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Universal health coverage in China, Brazil, Mexico, Sri Lanka, Thailand, OECD "much larger" than Modicare

By Our RepresentativeSharply contesting Prime Minister Narendra Modi’s claim that the recently-launched public health insurance scheme, Pradhan Mantri Jan Arogya Yojana (PMJAY), dubbed Modicare, is the world’s largest, renowned development economist Jean Drèze notes, PMJAY is nowhere comparable to “China’s health care system, with its universal coverage”, pointing out, “In per-capita terms, public expenditure on health in China is about five times higher than in India.”
In fact, says Drèze, “Many countries have already achieved universal heath care (UHC), or something very close to it – not only rich countries (including all the OECD countries with the notable exception of the United States) but also many developing countries such as Brazil, Mexico, Sri Lanka and Thailand.”
Known to be a close associate of Nobel laureate Amartya Sen and is a visiting professor at the Department of Economics, Ranchi University, Drèze says in a commentary in a well-known news portal, the term “largest” presumably refers to the proposed population coverage of 50 crore or so, “but the wide coverage is achieved by reducing per-capita expenditure to a microscopic level.”
Noting that PMJAY is one of the two components of the Ayushman Bharat scheme, allocating just Rs 2,000 crore during fiscal 2018-19, Drèze says, this may appear to be double the previous year’s budget allocation of Rs 1,000 crore for Rashtriya Swasthya Bima Yojana, which PMJAY subsumes. However, it also suggests, “there is virtually no new money this year for PMJAY.”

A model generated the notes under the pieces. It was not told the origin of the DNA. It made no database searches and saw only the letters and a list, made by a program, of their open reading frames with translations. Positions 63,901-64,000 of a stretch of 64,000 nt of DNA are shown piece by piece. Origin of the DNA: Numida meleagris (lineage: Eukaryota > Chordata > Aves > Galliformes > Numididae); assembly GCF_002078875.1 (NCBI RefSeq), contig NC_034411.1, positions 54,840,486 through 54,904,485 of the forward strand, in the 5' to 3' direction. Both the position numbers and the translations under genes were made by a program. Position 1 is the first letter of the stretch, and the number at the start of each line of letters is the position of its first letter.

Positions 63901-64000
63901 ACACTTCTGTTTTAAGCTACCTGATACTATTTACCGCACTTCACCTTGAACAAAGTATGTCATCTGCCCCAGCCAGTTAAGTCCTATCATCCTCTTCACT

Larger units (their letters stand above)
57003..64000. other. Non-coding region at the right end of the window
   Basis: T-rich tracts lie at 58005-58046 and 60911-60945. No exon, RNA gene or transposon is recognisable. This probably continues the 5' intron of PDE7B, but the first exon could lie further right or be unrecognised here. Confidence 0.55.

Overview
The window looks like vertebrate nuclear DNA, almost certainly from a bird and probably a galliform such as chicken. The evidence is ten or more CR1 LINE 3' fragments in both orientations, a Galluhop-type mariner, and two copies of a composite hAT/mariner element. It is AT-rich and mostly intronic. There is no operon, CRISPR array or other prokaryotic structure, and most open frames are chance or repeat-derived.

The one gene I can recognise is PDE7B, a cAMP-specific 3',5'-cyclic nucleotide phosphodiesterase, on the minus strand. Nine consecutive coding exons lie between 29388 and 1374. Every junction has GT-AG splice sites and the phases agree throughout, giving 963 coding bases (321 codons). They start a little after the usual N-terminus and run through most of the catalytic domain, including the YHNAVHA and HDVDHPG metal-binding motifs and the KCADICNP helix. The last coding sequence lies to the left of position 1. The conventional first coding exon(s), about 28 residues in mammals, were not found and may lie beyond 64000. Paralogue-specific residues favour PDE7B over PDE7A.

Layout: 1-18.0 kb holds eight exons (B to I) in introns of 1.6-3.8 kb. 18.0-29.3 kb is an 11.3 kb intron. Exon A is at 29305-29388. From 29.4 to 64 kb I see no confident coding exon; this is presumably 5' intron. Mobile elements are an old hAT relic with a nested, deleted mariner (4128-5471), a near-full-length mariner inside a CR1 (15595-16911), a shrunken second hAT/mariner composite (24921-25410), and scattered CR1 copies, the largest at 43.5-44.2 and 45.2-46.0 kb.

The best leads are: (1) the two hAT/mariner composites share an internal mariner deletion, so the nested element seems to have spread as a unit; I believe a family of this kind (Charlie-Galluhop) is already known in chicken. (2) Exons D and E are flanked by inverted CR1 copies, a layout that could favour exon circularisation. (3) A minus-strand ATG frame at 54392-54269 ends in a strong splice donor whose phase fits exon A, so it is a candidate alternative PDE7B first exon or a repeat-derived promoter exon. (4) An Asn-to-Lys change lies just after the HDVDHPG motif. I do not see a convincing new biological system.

Drèze says, “The government claims that PMJAY will provide a health insurance cover of Rs 5 lakh to 10 crore families (about 50 crore persons)”, wondering, “What would it actually take to provide this sort of insurance cover?”
According to Drèze, “If the beneficiaries spend just one per cent of their Rs 5 lakh quota in a year, on average, then the annual expenditure will come to Rs 50,000 crore. This is a very conservative estimate – if the scheme makes it reasonably easy for people to claim their insurance money, the actual cost could easily be twice as much, or more.”
Pointing out that “there is absolutely no indication that the government is willing to spend that sort of money on PMJAY”, Drèze says, while NITI Aayog experts “anticipate” that the annual PMJAY budget would rise to Rs 10,000 crore, even this is a “chickenfeed for the purpose of providing health insurance to 10 crore families. It comes to Rs 1,000 per family, or Rs 200 per person. For the whole year.”
He asks, “How would you feel if you were told you that your budget for health care this year is Rs 200?”, adding, “An illusion has been created that putting this money in an insurance premium has some sort of multiplier effect.”
Drèze explains, “Insurance can help to redistribute health expenditure towards those who need it most, but it cannot turn Rs 200 into more. If the government spends only Rs 200 per person on health insurance, that’s the amount of health care an average person gets, that too assuming that there are no transaction costs.”
As for another component of Ayusham Bharat, Drèze says, it is the creation of 1,50,000 “health and wellness centres”, with an allocation of Rs 1,200 crore in 2018-19. Pointing out that it comes to Rs 80,000 per centre, he says, “It is just a new coat of paint for the old primary health centres, which are being renamed for the occasion.

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